Bacterial Detection Using Evanescent Wave-Based Fluorescent Biosensors

  • Kim E. Sapsford
  • Lisa C. Shriver-Lake


Detection and identification of bacteria is an important aspect of our world today. Outbreaks of pathogenic bacteria, either occurring naturally in food or possibly being used as weapons by bioterrorists for contamination of food, air, and water, are constantly in the news. Identifying the specific bacteria responsible for these outbreaks and their potential source is of great importance. Biosensors, specifically evanescent wave-based fluorescence biosensors, are evolving to meet these challenges. In evanescent wave sensors, light is launched into an optical waveguide at such an angle that the light is internally reflected completely at the interface of the waveguide and the surrounding medium. An electromagnetic wave is generated at the surface that penetrates 100–200 nm into the surrounding medium (air, buffer). Fluorophores that are bound within this region by the target bacteria and a recognition molecule are excited. Many different configurations of this method have been developed and will be discussed in this chapter.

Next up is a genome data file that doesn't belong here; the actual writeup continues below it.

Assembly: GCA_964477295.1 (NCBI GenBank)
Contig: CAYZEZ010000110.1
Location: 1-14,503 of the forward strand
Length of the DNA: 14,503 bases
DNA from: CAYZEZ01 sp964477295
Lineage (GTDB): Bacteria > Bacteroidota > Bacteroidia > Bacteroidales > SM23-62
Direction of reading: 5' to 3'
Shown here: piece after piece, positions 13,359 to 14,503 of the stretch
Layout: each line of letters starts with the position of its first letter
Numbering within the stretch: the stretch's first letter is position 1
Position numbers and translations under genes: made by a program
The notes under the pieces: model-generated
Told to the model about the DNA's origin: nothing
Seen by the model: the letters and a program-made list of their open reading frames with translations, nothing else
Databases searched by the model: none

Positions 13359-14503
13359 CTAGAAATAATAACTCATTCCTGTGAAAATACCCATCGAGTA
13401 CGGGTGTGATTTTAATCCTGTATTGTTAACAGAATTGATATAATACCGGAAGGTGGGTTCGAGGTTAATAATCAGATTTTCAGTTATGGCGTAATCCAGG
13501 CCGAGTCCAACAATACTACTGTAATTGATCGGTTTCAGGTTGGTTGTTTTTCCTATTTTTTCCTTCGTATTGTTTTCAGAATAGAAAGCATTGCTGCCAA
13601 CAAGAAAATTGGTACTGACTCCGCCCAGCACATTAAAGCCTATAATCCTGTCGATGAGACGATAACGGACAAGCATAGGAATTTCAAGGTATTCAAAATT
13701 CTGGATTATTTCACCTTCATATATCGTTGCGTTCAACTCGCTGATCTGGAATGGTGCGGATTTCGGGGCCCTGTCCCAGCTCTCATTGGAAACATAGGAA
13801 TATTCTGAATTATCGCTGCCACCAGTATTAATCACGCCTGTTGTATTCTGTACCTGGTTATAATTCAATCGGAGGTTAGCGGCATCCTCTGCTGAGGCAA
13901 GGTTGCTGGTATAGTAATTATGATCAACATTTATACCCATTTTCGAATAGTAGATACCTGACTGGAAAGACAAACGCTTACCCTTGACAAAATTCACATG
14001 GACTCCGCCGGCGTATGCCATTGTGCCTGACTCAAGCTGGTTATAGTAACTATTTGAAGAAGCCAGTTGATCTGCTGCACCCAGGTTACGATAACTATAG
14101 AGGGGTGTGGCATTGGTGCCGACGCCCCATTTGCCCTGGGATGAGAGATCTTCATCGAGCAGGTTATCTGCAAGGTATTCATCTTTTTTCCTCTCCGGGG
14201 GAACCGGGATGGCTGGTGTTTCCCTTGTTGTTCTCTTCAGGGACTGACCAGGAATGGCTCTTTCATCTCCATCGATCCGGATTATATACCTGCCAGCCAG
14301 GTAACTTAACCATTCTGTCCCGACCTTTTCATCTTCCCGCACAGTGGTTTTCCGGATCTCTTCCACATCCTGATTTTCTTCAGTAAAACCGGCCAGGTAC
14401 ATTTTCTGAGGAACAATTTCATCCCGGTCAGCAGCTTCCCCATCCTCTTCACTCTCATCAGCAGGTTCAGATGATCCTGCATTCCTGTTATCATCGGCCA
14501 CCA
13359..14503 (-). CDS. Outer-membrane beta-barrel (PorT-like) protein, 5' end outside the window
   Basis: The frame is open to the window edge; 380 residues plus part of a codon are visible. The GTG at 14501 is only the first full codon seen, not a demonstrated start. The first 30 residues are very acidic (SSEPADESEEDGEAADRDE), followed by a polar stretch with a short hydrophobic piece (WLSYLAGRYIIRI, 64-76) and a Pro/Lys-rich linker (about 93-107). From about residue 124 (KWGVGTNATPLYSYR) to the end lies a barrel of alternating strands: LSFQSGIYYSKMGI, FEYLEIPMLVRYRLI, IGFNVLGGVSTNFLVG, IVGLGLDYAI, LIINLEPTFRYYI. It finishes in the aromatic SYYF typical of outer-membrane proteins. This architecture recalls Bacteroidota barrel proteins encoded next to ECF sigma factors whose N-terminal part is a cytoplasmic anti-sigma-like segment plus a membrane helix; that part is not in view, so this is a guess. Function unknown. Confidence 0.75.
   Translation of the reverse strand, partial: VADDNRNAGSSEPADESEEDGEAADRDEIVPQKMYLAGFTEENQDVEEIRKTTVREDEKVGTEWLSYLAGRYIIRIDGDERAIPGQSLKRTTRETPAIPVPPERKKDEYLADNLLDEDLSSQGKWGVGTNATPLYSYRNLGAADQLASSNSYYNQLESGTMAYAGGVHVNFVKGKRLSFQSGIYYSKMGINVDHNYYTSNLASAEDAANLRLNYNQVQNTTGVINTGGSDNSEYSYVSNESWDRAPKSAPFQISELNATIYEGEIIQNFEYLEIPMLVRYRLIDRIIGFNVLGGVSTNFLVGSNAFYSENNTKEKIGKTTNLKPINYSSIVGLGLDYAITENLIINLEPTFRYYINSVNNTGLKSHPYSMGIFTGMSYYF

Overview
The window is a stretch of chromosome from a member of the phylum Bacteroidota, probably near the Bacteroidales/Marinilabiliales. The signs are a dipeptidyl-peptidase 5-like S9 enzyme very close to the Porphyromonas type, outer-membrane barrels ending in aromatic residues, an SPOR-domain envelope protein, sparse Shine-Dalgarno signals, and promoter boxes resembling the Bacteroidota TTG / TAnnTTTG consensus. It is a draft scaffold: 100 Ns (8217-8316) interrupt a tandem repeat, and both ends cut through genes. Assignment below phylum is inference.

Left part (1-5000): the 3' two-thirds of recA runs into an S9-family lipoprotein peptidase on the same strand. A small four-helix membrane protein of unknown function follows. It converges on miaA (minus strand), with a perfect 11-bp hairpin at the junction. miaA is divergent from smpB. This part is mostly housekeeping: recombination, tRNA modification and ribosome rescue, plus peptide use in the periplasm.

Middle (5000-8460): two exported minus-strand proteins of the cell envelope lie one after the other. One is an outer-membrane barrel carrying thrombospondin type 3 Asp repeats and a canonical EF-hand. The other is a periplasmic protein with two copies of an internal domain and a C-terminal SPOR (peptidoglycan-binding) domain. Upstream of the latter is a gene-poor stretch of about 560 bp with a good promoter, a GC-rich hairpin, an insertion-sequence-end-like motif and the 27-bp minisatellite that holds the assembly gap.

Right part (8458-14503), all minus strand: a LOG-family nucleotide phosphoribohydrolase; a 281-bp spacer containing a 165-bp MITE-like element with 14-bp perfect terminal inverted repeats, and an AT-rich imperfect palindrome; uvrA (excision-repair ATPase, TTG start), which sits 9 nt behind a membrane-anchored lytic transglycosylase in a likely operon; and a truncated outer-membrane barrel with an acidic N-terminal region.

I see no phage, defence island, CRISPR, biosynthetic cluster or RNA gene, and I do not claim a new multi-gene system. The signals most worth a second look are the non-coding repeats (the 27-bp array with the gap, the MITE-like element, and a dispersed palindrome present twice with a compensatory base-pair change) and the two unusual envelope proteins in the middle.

Fluorescence Resonance Energy Transfer Cholera Toxin Evanescent Wave Bacterial Toxin Evanescent Field 
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Copyright information

© Springer Science+Business Media, LLC 2008

Authors and Affiliations

  • Kim E. Sapsford
    • 1
    • 2
  • Lisa C. Shriver-Lake
    • 2
  1. 1.George Mason University10910 University Blvd MS 4E3ManassasUSA
  2. 2.Center for Bio/Molecular Science and Engineering Code 6900U.S. Naval Research LaboratoryWashingtonUSA

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